The Solution: Close Tax Loopholes
We're Giving Away $6.5 Billion in Tax Breaks This Year
Yes, as Goldy points out over there on the left, Washington State has a serious revenue problem. The latest sign: On March 17, Dr. Arun Raha, the state's chief economist, raised the state's total projected revenue shortfall for the next two-year budget cycle to $5.1 billion—a dispiriting figure that's going to lead to even more people losing basic state services such as health care and tuition assistance.
That same day, Governor Chris Gregoire issued a stern warning to state legislators that they'd better develop "long-term budget solutions" this session, not just small, one-off fixes that dodge bigger problems. "This must be a year of decision, not deferral," she said.
Nice words. But we've already heard this kind of rhetoric from Gregoire this year. For example, in her January 11 State of the State speech, she called for lawmakers to "challenge the status quo" and suggested they take inspiration from the 1935 legislature, which overhauled the state's entire tax system in response to the Great Depression. Yet a tax overhaul isn't something the governor is proposing—or even supporting—this year. Not even a common-sense tax reform that could potentially put a huge dent in the budget deficit.
The idea: get rid of huge state tax loopholes that this year alone will cost us $6.5 billion.
These tax loopholes—essentially giveaways—have been building up for years as lawmakers, during more flush times, sought to reward, bail out, or encourage certain industries. So we now have a loophole for software manufacturers like Microsoft that will cost the state $143 million this year, another loophole for airplane manufacturers like Boeing that will cost the state $104 million, and a loophole (or "special tax break," see how that works?) for struggling newspaper publishers that will cost the state $18 million.
Arguably, it's in the state's interest to keep all of the above loopholes—and many others on the list, which now runs over 560 loopholes long. "Not all special tax breaks are bad," points out Andy Nicholas, a policy analyst with the Washington State Budget & Policy Center. As an example of a good one, he points to the second-most-expensive loophole in the entire state, the loophole that keeps you from having to pay any tax on food (cost: $965 million this year).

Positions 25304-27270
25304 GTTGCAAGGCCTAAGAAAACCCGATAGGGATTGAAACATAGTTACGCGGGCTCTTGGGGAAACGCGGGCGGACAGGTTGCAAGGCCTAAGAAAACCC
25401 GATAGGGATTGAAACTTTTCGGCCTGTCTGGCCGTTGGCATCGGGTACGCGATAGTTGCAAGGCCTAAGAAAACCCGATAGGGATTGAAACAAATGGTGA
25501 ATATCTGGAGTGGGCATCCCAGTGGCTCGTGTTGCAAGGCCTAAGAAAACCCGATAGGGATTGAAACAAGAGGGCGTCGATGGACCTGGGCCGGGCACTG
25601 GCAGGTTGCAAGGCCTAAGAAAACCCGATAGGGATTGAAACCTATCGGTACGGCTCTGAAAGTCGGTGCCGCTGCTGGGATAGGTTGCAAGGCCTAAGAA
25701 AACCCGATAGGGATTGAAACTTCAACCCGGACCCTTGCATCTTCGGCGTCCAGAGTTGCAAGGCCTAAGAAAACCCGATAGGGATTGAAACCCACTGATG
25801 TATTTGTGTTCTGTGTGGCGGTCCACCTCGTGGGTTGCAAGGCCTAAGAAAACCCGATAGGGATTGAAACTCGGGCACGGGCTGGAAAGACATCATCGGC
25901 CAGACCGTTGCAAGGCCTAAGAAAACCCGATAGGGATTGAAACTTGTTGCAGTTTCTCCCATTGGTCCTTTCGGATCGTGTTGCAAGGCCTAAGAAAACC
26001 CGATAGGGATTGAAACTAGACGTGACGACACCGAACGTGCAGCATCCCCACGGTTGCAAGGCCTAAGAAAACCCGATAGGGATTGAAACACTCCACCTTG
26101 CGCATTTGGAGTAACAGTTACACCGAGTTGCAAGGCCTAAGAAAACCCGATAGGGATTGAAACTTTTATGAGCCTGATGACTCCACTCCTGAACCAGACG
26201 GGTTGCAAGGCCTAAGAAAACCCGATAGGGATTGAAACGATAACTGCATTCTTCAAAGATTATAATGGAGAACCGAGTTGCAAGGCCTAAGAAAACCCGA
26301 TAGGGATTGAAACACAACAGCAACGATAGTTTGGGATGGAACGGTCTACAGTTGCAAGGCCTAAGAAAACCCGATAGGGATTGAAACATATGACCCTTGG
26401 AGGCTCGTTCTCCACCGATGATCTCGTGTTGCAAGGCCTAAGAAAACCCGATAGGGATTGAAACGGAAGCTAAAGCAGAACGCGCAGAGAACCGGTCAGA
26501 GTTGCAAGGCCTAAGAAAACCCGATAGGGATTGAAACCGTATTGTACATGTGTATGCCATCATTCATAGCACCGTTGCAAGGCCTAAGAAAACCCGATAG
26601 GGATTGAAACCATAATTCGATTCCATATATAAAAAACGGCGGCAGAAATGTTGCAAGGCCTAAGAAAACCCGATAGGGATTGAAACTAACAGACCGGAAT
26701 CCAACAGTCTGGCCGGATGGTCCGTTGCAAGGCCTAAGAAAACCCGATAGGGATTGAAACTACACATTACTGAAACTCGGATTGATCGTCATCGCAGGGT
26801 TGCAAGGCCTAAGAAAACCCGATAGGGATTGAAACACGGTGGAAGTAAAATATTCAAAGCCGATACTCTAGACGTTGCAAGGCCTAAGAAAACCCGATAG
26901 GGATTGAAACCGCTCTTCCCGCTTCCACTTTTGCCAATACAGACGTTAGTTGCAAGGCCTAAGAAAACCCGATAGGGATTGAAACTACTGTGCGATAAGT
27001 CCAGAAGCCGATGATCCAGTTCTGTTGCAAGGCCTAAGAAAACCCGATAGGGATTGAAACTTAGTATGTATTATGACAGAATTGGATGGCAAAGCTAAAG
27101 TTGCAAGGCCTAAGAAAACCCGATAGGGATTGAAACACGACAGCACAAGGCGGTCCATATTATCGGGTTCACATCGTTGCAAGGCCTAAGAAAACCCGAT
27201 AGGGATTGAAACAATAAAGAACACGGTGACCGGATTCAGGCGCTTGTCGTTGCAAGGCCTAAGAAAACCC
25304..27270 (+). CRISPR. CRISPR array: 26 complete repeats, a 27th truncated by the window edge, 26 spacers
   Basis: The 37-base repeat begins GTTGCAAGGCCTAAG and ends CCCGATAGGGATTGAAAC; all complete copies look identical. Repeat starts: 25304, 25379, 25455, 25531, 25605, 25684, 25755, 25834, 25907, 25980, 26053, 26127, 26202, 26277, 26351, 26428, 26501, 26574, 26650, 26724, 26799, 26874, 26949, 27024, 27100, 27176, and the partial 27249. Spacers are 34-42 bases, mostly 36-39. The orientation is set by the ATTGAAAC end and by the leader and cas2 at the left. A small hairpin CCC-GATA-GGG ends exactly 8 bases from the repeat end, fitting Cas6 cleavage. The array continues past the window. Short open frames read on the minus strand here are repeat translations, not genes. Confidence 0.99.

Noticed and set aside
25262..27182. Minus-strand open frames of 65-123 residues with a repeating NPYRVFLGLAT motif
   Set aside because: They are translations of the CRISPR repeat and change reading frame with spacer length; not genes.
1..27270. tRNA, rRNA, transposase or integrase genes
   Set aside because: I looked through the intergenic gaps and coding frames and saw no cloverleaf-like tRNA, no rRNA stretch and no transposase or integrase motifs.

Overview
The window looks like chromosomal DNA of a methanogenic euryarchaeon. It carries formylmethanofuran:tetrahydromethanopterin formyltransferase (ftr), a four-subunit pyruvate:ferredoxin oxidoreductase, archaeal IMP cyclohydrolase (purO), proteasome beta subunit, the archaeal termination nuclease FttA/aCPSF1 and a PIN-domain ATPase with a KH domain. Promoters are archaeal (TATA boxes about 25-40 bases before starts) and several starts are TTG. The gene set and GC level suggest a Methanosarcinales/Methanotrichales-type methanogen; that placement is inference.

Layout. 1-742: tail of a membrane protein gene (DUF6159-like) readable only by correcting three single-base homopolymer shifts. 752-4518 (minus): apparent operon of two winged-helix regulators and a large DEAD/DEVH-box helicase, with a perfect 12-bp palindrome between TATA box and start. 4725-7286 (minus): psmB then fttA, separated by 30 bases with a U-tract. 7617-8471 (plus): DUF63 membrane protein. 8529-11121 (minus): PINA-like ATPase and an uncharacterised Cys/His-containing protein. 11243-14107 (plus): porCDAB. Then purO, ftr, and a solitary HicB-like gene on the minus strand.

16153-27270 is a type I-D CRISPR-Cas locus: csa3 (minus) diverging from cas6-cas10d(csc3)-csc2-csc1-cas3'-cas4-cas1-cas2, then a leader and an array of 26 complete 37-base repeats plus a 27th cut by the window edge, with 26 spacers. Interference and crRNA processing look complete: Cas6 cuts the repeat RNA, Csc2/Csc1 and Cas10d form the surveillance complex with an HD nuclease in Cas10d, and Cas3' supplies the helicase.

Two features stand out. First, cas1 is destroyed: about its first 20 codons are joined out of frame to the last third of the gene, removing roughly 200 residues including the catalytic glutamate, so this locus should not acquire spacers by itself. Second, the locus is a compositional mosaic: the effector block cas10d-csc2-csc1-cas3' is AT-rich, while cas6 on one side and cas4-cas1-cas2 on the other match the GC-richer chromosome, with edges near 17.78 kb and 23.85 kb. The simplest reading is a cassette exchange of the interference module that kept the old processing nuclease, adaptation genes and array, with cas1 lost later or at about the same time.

Some loopholes, however, don't make sense anymore, if they ever did—like the special tax break given to lenders of first-time mortgages. It was initially intended to help out homegrown Washington Mutual. But now—with WaMu having imploded because of its tax-break-encouraged mortgage lending practices—this loophole is helping only big, out-of-state Wall Street banks (to the tune of $100 million this year). Two other oft-cited examples: the loopholes for cosmetic surgery ($6.25 million this year) and private jet enthusiasts ($5 million this year).
With core state services like Basic Health on the chopping block because of the $5.1 billion shortfall, a number of state legislators are trying to repeal these unnecessary tax breaks. Representative Eileen Cody (D-34) has proposed funding Basic Health by repealing the loopholes for cosmetic surgery, private jets, coal used at coal-fired plants, and first-time mortgages offered by Wall Street banks. And Representative Reuven Carlyle (D-36) has drafted a bill, being introduced first in the state senate by Jeanne Kohl-Welles (D-36), which would bring Washington's special tax breaks up for review every once in a while. "Make them all have an expiration date," Carlyle says. "The number-one problem in Washington State is that tax exemptions, tax loopholes, and tax credits are permanent."
If that's the number-one problem, the number-two problem is Tim Eyman's Initiative 1053, which passed last year and reinstitutes a two-thirds majority requirement in the state legislature for any revenue increase.
Maddeningly for those who want to repeal or otherwise fix the state's $6.5 billion tax loophole problem, messing with loopholes via legislative action has been deemed a revenue increase requiring the approval of two-thirds of both houses. "It is morally unacceptable to require a 50 percent plus one vote to create a tax exemption, but a two-thirds majority to even add an expiration date," fumes Carlyle.
Yet, morally unacceptable as it may be, that is the situation.
If, as Gregoire says, this is to be "a year of decision, not deferral," then perhaps this is something she should start shouting about. Surely there are at least a few tax loopholes that two-thirds of the legislators can be shamed into repealing this year to help fund core state services.
See companion article: The Problem Isn't Runaway Spending